By Stephanie Nolasco
Published January 08, 2020
The Calvin Klein publicist who was married to John F. Kennedy Jr. died in 1999 at age 33 alongside Kennedy, 38, and her sister Lauren Bessette, 34. Their plane, piloted by Kennedy, crashed into the waters off Martha’s Vineyard, killing all three.
“She was so warm and funny,” Terenzio, who was Kennedy’s executive assistant, told People magazine on Wednesday. “Our birthdays are close together, so we would always do something alone together in between her birthday and mine. She always made it so special picking a place we’d never been before or somewhere we loved. She always bought me something nice when we would shop. She would insist.”
“She was clever, she was naughty and she had that balance of being able to be really serious and deep and yet funny,” the 56-year-old added.
In 2019, Terenzio came forward in an A&E documentary titled “Biography: JFK Jr. — The Final Year,” to coincide with the 20-year anniversary of his death. At the time, she told Fox News Bessette and Kennedy’s friendship was still vivid in her mind.
“John and Carolyn would always make a big deal about my birthday,” she explained at the time. “On my 30th birthday, Carolyn threw me this huge party downtown with my friends. And for my birthday another year, John took me for a Knicks/Bulls game and we sat on the court. It was a great time. They were always so generous with things like that. Even Christmas, they were always extremely thoughtful and generous. They really made you think you were part of their family.”
“And I think John and I also had the same sense of humor, so that helped a lot,” she continued. “We were both sarcastic and irreverent and we would joke with each other all the time; tease each other all the time. He had a quick, amazing sense of humor and so did Carolyn. … They really took me into their world, took me under their wing and taught me so much and they were just so generous. Not just with material things, but with their time, their advice, with any help you needed. They just really welcomed me.”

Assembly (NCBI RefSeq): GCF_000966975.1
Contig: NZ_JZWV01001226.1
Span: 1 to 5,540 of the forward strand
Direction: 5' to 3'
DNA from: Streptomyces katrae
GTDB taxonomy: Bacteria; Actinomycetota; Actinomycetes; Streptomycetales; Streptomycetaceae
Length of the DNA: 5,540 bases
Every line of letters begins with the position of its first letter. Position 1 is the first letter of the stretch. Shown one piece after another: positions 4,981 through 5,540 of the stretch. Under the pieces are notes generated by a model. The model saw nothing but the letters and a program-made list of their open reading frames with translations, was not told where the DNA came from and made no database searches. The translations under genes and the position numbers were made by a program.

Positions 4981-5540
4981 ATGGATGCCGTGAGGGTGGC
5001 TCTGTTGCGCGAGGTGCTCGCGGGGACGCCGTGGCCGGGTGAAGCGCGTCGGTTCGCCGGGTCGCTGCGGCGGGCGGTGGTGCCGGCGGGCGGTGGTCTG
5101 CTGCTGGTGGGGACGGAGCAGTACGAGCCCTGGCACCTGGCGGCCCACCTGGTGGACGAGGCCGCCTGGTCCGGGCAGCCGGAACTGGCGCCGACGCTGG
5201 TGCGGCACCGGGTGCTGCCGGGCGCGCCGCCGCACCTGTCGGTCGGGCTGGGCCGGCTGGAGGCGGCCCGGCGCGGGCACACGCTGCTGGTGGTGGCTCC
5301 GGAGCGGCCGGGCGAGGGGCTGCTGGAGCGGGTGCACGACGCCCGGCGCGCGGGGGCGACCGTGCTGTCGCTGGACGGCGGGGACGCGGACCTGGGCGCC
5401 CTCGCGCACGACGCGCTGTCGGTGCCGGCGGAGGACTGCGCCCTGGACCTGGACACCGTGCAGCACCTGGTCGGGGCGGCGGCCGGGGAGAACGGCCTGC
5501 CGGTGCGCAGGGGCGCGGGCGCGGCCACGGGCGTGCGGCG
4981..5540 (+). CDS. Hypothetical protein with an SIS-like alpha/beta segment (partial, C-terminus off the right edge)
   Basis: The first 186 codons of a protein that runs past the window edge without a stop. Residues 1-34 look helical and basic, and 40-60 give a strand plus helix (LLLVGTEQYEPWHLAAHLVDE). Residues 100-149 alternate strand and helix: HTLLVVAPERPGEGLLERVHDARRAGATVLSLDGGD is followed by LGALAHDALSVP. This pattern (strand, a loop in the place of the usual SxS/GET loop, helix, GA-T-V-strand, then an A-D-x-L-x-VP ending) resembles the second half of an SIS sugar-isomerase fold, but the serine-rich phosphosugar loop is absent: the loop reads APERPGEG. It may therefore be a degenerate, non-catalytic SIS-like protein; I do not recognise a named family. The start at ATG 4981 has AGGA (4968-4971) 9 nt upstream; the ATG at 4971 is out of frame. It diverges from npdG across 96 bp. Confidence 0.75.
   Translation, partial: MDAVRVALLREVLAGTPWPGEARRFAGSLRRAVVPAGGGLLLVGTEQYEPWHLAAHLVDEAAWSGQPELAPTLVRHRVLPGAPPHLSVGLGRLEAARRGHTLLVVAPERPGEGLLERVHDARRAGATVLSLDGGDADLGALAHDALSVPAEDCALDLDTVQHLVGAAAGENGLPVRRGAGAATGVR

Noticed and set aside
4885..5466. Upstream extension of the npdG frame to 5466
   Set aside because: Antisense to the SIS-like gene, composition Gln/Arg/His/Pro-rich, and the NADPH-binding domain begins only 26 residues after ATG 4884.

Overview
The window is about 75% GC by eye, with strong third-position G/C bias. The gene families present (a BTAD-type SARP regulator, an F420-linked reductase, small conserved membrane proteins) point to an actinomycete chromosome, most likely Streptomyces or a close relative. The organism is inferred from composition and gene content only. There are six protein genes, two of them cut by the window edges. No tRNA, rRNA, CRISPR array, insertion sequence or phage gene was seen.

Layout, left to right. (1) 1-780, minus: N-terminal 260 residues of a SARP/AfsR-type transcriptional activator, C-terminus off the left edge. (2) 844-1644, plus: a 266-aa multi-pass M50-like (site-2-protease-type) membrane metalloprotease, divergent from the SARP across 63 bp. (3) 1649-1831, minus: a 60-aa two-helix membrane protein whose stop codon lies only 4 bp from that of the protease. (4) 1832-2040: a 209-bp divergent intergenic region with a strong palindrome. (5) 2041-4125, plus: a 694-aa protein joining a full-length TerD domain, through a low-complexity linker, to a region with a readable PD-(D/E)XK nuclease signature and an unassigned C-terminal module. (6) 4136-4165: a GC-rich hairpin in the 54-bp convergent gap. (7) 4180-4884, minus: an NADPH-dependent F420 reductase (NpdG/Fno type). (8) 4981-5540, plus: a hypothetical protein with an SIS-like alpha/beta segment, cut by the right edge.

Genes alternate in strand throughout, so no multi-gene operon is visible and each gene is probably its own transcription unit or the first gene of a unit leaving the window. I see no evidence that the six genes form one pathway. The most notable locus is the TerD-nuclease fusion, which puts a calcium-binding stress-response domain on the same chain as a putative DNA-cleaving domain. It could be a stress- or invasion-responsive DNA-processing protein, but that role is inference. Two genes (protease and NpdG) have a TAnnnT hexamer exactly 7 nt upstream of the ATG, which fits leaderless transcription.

Terenzio also shared how Bessette was different.
“As beautiful as she was, that's how down-to-earth she was,” said Terenzio. “She was the most disarming, warm, loving person. Had an amazing sense of humor. Was always laughing and I think that what people didn't see was her warmth, her generosity, her friendship. She was such a good friend and her... the first thing she would say is 'How are you doing?', 'How is your day going?', 'What's happening with so-and-so?', 'How is your sister feeling?' Like she was always, it was always you first, with Carolyn. She had a way of making people feel taken care of.”
Terenzio also added it troubled her that there are still misconceptions that exist about the couple’s relationship today.
“I think there's all this nonsense about their marriage, [that it] was failing and they were getting a divorce,” she said. “And they were splitting up and there was a lot going on. They were going through a rough patch but I think that there was no sense that they were not going to work things out. And I think that it's unfair to any couple in that situation should be judged by three years of their lives. If you think about it, Carolyn really was judged by the world on these three years of her life.”
“… I think the biggest misconception is that she knew what she was getting into,” stressed Terenzio about the intense media scrutiny her friend endured. “And no one knows what they are getting into until they are in it. There is no way to predict how that's going to play out, how you're going to feel. And I think that, unfairly, people judged her initially by her reaction to that when a lot of it was just fear. It felt very intrusive to her and she wasn't used to it.”
Since their deaths, Terenzio has published “Fairy Tale Interrupted” about the couple and her life with them. She’s still determined to share the truth about two people she truly loved.
“It's not really about protecting that privacy anymore,” she said. “It's about protecting their memory and ensuring their legacy. I want people to remember him, to remember them. And understand that this was a totally different time when he was a different kind of celebrity. He carried his fame with dignity and grace. There'll never be anyone like him again."